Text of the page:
Presence, not VoIP is the Foundation of Unified Communications
Unified communications (UC) has been a hot topic in the vendor community for the past couple of years, particularly with the traditional communications vendors. The majority of positioning that I have seen around UC positions VoIP as the foundation and then UC being the "stuff" that gets built on top of VoIP. I do believe this was conventional thinking for quite some time but this "old school" thinking needs to stop or UC will take years to reach its potential. Also, it's just flat out wrong. Presence, not VoIP, should be thought of as the foundation for UC.
Unified communications (UC) has been a hot topic in the vendor community for the past couple of years, particularly with the traditional communications vendors. The majority of positioning that I have seen around UC positions VoIP as the foundation and then UC being the "stuff" that gets built on top of VoIP. I do believe this was conventional thinking for quite some time but this "old school" thinking needs to stop or UC will take years to reach its potential. Also, it's just flat out wrong. Presence, not VoIP, should be thought of as the foundation for UC.I first want to discuss why VoIP should not be the foundational element for UC. First, it hinders deployments of UC. If, as an industry, we promote UC as a set of tools to be built on VoIP then only companies that have finished their VoIP deployments will really be in a position to deploy UC. The last survey we ran at Yankee Group showed that only about 10% of organizations have actually finished their VoIP deployment, creating a very small addressable market for UC. Second, when you look at all of the technologies that fall into the UC umbrella, VoIP is only a subset of it. In fact, I tend to use instant messenger, text messaging and email much more than I do voice, and I think that's an increasingly popular trend with younger workers (not that I fall into the younger worker camp, I just think young!!). Finally, while VoIP is important, I really don't think it should be a requirement for UC. If an organization wants to deploy all of the UC elements and leave their voice infrastructure as legacy, then that's as viable a strategy as deploying UC and leaving any of the other communications tools out of the initial wave.
So why should presence be the foundational technology? I've written on this many times before but I'll reiterate it. Unified communications needs to be thought of as a platform, not a product. What that means is that the long term goal of UC should be to take the UC tools and embed them into business applications which allow us to alter business processes and create new ones. Unifying all of our communications tools into one desktop client is interesting, but it really doesn't change the way we work. Embedding the tools into applications which allows us to automate or make more intelligent communication choices does. Presence is the thing that gives us that intelligence.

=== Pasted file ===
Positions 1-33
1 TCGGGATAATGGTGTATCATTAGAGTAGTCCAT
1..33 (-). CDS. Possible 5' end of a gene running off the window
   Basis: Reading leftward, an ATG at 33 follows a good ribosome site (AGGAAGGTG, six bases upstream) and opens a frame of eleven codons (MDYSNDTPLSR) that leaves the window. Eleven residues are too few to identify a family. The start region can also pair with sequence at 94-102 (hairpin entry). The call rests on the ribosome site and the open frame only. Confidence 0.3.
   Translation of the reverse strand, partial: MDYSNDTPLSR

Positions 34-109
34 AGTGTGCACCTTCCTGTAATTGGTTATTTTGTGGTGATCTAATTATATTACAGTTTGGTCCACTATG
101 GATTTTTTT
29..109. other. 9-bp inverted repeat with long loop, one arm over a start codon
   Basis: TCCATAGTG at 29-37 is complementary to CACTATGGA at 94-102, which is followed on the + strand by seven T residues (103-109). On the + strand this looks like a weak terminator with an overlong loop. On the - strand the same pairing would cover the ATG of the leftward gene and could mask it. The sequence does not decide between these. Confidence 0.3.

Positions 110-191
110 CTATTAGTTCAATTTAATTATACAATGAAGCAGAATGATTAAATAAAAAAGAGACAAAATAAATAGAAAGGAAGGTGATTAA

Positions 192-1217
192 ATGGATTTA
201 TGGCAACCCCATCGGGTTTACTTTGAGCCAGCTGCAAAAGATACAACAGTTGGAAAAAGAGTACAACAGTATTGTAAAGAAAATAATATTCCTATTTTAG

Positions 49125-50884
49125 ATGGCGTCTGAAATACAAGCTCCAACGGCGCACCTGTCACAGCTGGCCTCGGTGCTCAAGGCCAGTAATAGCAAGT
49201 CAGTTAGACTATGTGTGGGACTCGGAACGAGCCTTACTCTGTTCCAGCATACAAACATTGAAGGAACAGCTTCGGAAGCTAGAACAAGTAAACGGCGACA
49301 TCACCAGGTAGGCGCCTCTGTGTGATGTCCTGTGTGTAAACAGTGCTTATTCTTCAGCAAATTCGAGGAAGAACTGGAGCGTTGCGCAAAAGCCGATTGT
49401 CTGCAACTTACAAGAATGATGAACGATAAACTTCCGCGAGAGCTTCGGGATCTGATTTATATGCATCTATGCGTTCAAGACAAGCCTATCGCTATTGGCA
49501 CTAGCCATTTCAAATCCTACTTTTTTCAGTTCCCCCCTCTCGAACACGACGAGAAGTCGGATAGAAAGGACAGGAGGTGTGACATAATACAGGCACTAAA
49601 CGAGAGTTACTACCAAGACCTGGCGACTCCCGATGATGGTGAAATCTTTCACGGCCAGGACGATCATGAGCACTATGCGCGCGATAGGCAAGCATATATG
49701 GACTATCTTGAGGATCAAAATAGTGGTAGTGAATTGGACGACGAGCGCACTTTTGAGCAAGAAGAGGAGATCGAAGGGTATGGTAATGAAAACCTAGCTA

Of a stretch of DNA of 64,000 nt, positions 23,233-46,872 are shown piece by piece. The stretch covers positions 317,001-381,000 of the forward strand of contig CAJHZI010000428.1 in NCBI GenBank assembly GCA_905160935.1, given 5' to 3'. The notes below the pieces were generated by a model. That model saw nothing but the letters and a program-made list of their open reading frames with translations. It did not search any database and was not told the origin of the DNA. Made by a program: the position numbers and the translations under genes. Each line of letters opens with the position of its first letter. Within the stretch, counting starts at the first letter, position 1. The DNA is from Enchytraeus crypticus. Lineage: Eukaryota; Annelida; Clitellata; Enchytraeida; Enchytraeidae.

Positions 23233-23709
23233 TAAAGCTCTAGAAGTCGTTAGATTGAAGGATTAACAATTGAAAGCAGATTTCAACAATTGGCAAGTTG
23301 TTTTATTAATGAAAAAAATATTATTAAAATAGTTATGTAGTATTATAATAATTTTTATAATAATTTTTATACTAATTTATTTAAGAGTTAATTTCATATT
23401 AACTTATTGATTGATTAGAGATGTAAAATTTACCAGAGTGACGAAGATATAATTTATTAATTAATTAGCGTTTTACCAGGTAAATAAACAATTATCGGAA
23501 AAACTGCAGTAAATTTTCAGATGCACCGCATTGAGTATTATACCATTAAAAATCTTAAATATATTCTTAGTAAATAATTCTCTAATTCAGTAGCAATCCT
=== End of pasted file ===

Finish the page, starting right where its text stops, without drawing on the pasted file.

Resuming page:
To understand how this might work, though, you must free your mind (as Morpheus said to Neo) to think of what's possible if we expand presence to include not only people but also objects and devices. Microsoft has already done some demonstrations of being able to presence enable documents so when you look at the office communicator client you can actually see what document a co-worker has open and what he or she is working on. While this might not have appeal to all organizations, in a document-heavy organization like a law firm, this might give the lawyers and assistants a level of visibility they did not have before. This concept of "presence is the enabler" is the core message of what IBM is trying to promote with the use of its Sametime product.
Taking the example out into the future, think of a widget factory that has a number of concurrent processes that need to occur in parallel for the successful production of widgets. In a traditional factory, if one of those production units were to fail, in all likelihood someone on the floor would need to run and find a supervisor who then would need to go find someone with the skill set to fix the machine. All of the resources to solve the problem are located in the factory but the human delay due to the manual intervention can often cripple processes.
Now take the same example and presence-enable all the people and devices, and the alerting and repair process becomes automated. When the machine fails, its presence status would turn to off, which in turn could trigger an event or a series of events. The event could be a search through a skills database to find all qualified individuals to fix the machine. Based on the presence status of the qualified individuals, automated messages could be sent to only the individuals that show "available". Additionally, the failed machine's "unavailable" status could trigger an event that raises the production capacity of other machines automatically. The automating of these processes based on presence information can remove almost all of the human latency and radically alter the way we work.
We're moving into a world where it's possible to connect everything together. It's unlikely that we'll want to voice enable all these things but it is likely that we will want to understand what that status of all these things are so we can make better use of all these things that will be network connected. Think of presence as technology platform used to add a level of visibility into things that we never had before. For those currently evaluating UC solutions, don't buy into the vendor hype surrounding UC as basically the next wave of VoIP, and look instead at how strong the presence offerings are.